“And they began to pray him to depart out of their coasts.”—Mark 5:17
And was this Jesus whom they desired to depart? Yes: and what had the Redeemer done to merit this treatment? He had dispossessed the evil spirit from the mind of a poor creature, and caused the whole country to be freed from the fury of one whom no chains could bind: was this the cause? Yes. And is it possible that so divine an act could have had such an effect upon the minds of a whole body of people? What, would these Gadarenes rather have the devil ranging among them, in the person of this poor creature, than the Son of God in the kindness of our nature? Pause, my soul: is it not the same now? Do not men still prefer the raging uncontrolled lusts of their own hearts, the dominion of Satan, and the customs, pursuits, and follies, of the world; to the grace, mercy, and sweet dominion of Jesus? Do they not indeed, if not in words, say, “Depart from us, we desire not the knowledge of thy ways?” Pause again, my soul. Was there not a time when the same was thy case? Indeed there was. And is not every one so by nature? And what but an act of grace, like the miracle Jesus wrought on this poor man, can bring any one out of it? Art thou, my soul, brought out of it? Yes, if so be, like him, thou art now sitting at the feet of Jesus, clothed, and in thy right mind. Surely, Lord, thou hast wrought this blessed change upon me! Could I desire thee to depart out of our coasts? Nay, is it not the daily, hourly desire of my heart, that thou wouldest be with me, dwell in me, reign and rule in me, and be my portion, my God, my Saviour, and make me thine for ever? Sweet testimony, in the midst of all my wanderings, coldness, undeservings! Cherish it, my soul! Jesus will not depart from thee. That love which brought him down from heaven to save a world, led him over the lake of Genesareth to save one poor sinner. And he who came in love unsent for, departed not until he was sent away. Oh ye poor blind, deluded, Gadarenes! Oh my poor, equally blind and deluded countrymen and fellow-sinners, who know not, nor desire to know Christ Jesus! Who are ye that thus reject the Lord of life and glory, and desire him to depart out of your coasts?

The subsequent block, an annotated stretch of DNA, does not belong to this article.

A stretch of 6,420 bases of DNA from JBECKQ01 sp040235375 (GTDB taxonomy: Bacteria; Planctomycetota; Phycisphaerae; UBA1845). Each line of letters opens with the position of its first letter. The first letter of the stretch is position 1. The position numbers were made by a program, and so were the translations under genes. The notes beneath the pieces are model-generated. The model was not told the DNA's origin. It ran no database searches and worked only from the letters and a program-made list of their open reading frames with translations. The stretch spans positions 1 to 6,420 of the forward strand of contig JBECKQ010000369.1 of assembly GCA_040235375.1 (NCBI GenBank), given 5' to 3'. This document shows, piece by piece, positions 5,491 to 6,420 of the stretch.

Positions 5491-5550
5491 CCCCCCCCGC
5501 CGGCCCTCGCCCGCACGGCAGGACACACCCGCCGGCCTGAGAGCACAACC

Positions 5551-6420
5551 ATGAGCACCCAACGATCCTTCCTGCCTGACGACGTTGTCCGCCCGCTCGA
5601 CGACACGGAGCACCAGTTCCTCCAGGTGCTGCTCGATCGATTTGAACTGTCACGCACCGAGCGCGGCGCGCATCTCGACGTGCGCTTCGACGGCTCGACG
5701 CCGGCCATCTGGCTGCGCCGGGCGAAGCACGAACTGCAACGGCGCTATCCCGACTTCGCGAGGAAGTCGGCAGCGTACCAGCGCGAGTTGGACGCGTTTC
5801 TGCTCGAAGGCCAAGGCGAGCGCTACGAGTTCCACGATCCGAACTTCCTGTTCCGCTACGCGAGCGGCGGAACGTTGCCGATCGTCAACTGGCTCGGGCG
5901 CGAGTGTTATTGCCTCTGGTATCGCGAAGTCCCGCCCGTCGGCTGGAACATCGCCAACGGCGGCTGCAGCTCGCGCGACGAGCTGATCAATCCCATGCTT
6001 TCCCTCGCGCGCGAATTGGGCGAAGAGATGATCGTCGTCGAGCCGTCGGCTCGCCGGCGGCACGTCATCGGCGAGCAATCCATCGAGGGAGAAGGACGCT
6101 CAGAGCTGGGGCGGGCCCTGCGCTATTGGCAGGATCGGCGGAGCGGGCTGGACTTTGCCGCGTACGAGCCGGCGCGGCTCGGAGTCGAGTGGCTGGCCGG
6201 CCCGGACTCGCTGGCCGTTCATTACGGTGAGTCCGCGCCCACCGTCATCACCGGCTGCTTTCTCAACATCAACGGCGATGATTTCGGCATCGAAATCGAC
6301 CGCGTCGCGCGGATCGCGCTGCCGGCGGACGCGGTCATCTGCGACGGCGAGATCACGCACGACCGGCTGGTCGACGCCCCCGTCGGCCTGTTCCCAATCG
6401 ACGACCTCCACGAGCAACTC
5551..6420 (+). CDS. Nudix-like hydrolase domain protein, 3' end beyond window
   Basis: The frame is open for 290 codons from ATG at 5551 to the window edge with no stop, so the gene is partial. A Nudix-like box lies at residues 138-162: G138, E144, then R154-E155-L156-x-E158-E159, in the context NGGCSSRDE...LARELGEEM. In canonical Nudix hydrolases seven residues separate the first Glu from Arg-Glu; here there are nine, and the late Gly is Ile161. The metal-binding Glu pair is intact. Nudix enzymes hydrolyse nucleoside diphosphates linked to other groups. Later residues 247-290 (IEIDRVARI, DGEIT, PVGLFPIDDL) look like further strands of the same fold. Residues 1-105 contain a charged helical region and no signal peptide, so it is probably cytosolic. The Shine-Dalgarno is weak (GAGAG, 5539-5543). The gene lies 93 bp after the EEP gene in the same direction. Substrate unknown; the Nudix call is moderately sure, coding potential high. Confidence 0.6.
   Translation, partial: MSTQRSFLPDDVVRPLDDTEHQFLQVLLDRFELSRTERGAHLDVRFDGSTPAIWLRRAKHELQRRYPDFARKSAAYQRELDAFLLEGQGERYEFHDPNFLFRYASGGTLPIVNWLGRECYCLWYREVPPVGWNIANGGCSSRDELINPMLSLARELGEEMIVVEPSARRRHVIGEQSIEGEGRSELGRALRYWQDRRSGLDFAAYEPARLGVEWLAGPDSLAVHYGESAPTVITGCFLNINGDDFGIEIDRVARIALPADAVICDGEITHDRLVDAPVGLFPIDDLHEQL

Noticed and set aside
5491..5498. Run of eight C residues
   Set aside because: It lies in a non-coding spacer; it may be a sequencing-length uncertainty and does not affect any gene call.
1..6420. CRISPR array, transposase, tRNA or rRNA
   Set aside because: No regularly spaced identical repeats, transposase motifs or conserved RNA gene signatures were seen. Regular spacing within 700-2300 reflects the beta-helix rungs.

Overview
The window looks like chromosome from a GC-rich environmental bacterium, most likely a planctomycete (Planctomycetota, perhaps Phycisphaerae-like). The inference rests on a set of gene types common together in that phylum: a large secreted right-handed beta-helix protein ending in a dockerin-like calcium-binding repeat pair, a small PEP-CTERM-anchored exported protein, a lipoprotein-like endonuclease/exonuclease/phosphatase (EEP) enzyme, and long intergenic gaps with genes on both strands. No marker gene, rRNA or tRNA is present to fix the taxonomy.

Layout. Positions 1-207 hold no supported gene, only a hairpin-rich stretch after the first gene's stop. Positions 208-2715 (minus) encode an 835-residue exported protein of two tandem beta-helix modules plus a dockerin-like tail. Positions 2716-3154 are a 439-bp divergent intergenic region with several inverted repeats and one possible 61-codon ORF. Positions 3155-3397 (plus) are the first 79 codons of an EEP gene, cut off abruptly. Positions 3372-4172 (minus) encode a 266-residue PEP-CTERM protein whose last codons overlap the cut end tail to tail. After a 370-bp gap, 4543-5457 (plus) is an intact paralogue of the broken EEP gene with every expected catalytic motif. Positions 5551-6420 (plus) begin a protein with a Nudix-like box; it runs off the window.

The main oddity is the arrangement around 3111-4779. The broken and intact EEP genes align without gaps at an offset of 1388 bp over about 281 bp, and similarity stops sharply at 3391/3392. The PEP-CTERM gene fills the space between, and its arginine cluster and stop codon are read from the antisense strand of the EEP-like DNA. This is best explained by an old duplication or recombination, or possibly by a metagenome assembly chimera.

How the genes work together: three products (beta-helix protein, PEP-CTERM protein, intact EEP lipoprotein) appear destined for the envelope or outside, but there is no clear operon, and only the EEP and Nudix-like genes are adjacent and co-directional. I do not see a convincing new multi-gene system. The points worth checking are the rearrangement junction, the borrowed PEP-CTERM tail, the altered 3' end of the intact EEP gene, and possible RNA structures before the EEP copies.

Robert Hawker (1753-1827) was an Anglican (High-Calvinist) preacher who served as Vicar of Charles Church, Plymouth. John Hazelton wrote of him:
“The prominent features…in Robert Hawker's testimony…was the Person of Christ….Dr. Hawker delighted to speak of his Lord as "My most glorious Christ.” What anxious heart but finds at times in the perusal of the doctor's writings a measure of relief, a softening, and a mellowing? an almost imperceptible yet secret and constraining power in leading out of self and off from the misery and bondage of the flesh into a contemplation of the Person and preciousness of Christ as "the chiefest among ten thousand and the altogether lovely." Christ and Him crucified was emphatically the burden of his song and the keynote of his ministry. He preached his last sermon in Charles Church on March 18th, 1827, and on April 6th he died, after being six years curate and forty-three years vicar of the parish. On the last day of his life he repeated a part of Ephesians 1, from the 6th to the 12th verses, and as he proceeded he enlarged on the verses, but dwelt more fully on these words: "To the praise of His glory Who first trusted in Christ." He paused and asked, "Who first trusted in Christ?" And then made this answer: "It was God the Father Who first trusted in Christ."